Feds need to help deal with drug epidemic on First Nations, say AMC and AFN

 By Dave Baxter

 Local Journalism Initiative Reporter

Manitoba’s First Nations leaders are offering their support and condolences now that a manhunt is over, two suspects are dead, and a Saskatchewan First Nation has been left to pick up the pieces after the worst mass killing in that province’s history.

And they say last weekend’s bloodshed shows how much work needs to be done to help communities deal with a drug epidemic they say continues to plague First Nations all over this country.

“The Assembly of Manitoba Chiefs (AMC) and Assembly of First

Nations (AFN) support the leadership in this time of mourning and trauma, and offer their sincere condolences,” the two organizations said in a joint media release.

On Wednesday, RCMP in Saskatchewan announced that 32-year-old Myles Sanderson had been arrested and later died while in police custody, bringing to an end a four-day manhunt that began on Sunday when Sanderson and his brother Damien are believed to have killed 10 people and injured 19 more in a stabbing spree on the James Smith Cree Nation, and in the nearby village of Weldon, northeast of Saskatoon.

The Saskatchewan Coroner’s Service said victims from the James Smith Cree Nation have been identified as Thomas Burns, 23; Carol Burns, 46; Gregory Burns, 28; Lydia Gloria Burns, 61; Bonnie Burns, 48; Earl Burns, 66; Lana Head, 49; Christian Head, 54; and Robert Sanderson, 49, while one person from Weldon, 78-year-old Wesley Patterson was also killed in the rampage.

Both suspects are now also dead, and at the time of the murders, Myles Sanderson had a lengthy criminal history, and when he was released from custody back in February, he had been assessed as a high risk for spousal violence, and to reoffend with violence.

He also admitted during a parole hearing before being released that his use of drugs and alcohol can make him “lose my mind,” and that it had been a key factor in his criminal violence and criminal record in the past.

AMC Deputy Grand Chief Cornell McLean said Sunday’s “drug fuelled rampage” makes it clear an addictions and drug epidemic in First Nations communities must be dealt with by all levels of government in this country, and dealt with immediately before more drug-fuelled violence occurs.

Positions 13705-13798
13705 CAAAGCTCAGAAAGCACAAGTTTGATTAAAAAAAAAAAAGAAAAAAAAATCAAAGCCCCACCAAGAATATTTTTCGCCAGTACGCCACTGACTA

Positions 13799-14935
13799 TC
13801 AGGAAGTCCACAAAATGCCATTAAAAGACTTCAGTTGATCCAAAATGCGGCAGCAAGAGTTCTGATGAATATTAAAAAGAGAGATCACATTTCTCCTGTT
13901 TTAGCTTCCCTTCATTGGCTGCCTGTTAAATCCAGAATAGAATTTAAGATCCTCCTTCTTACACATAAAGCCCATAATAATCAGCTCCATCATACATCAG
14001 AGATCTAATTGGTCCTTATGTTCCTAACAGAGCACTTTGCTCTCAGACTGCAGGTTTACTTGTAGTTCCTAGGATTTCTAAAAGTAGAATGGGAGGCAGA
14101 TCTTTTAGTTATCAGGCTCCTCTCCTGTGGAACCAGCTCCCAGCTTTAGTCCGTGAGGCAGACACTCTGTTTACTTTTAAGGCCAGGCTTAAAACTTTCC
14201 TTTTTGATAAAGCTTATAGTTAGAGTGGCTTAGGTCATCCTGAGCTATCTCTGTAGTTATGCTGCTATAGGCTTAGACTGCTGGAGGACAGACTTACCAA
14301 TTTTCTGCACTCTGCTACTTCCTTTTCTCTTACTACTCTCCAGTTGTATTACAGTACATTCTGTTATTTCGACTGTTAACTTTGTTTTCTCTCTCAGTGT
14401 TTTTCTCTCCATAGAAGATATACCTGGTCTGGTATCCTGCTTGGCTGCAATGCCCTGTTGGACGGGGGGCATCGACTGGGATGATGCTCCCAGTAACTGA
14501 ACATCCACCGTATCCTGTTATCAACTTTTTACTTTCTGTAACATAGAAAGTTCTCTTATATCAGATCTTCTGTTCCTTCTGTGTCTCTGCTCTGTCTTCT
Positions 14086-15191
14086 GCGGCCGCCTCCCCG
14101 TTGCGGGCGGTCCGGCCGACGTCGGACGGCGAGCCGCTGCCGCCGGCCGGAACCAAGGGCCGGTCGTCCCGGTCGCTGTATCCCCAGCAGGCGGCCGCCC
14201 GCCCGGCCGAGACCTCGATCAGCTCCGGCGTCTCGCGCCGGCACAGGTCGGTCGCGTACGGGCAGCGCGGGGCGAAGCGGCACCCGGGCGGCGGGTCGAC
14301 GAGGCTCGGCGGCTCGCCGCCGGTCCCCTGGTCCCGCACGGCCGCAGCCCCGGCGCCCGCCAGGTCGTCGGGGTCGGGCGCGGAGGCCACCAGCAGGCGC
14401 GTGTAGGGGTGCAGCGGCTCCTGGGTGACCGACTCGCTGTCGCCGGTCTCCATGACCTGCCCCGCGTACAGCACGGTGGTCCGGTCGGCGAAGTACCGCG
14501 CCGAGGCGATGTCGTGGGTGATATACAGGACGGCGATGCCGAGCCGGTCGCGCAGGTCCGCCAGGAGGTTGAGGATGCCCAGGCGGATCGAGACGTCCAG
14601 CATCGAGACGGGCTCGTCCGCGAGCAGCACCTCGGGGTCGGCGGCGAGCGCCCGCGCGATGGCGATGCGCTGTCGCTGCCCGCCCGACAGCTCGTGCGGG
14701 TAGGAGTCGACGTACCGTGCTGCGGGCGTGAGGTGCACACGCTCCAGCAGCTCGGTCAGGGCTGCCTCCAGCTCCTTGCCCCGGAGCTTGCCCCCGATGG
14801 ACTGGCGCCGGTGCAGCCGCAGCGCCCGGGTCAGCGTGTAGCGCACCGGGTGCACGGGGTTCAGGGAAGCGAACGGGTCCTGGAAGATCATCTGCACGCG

“Governments need to start listening to First Nations and flow immediate funding for rehabilitation services, funding support for community wellness, and following the lead of First Nations in how to build safer and healthier communities where First Nations-developed, and governed healing programs can prevent drug-fueled rampages such as this,” McLean said.

“We are all affected by the immense violence this community has faced.”

And First Nations communities in Manitoba all also no strangers to addictions issues, as a study by the University of Manitoba released in 2019 showed First Nations people in Manitoba were twice as likely to be prescribed opioids than all other Manitobans, and four times more likely to have multiple prescriptions of opioids.

In 2019, an emergency resolution passed by First Nations Chiefs in this province recognized a “severe opioid addiction problem on Manitoba First Nations.”

McLean said that both AMC and AFN are now calling on governments to immediately “prioritize the drug epidemic” on First Nations.

He said he also now feels for the people in Saskatchewan who lost their lives, who lost loved ones, and for those who spent days not knowing if they were even safe in their own homes.

“It would be nothing short of traumatic to be trapped in your community in fear of this man,” McLean said.

“As First Nations, we always come together in times of need to help one another in mourning and grief.

“It is a heartbreak felt across Turtle Island and all Nations.”

AFN Regional Chief for Manitoba Cindy Woodhouse said she hopes healing can now begin in the Saskatchewan communities hit by the violence and the loss of life over the weekend.

“I extend my heartfelt condolences to the families who lost loved ones, and to all the people affected by these senseless acts of violence,” Woodhouse said. “First Nations in Manitoba hold all of you in our thoughts and prayers.

“May we all come together in the coming days and months to work for as long as we need for security, healing, and peace.”

-Dave Baxter is a Local Journalism Initiative reporter who works out of the Winnipeg Sun. The Local Journalism Initiative is funded by the Government of Canada.

 

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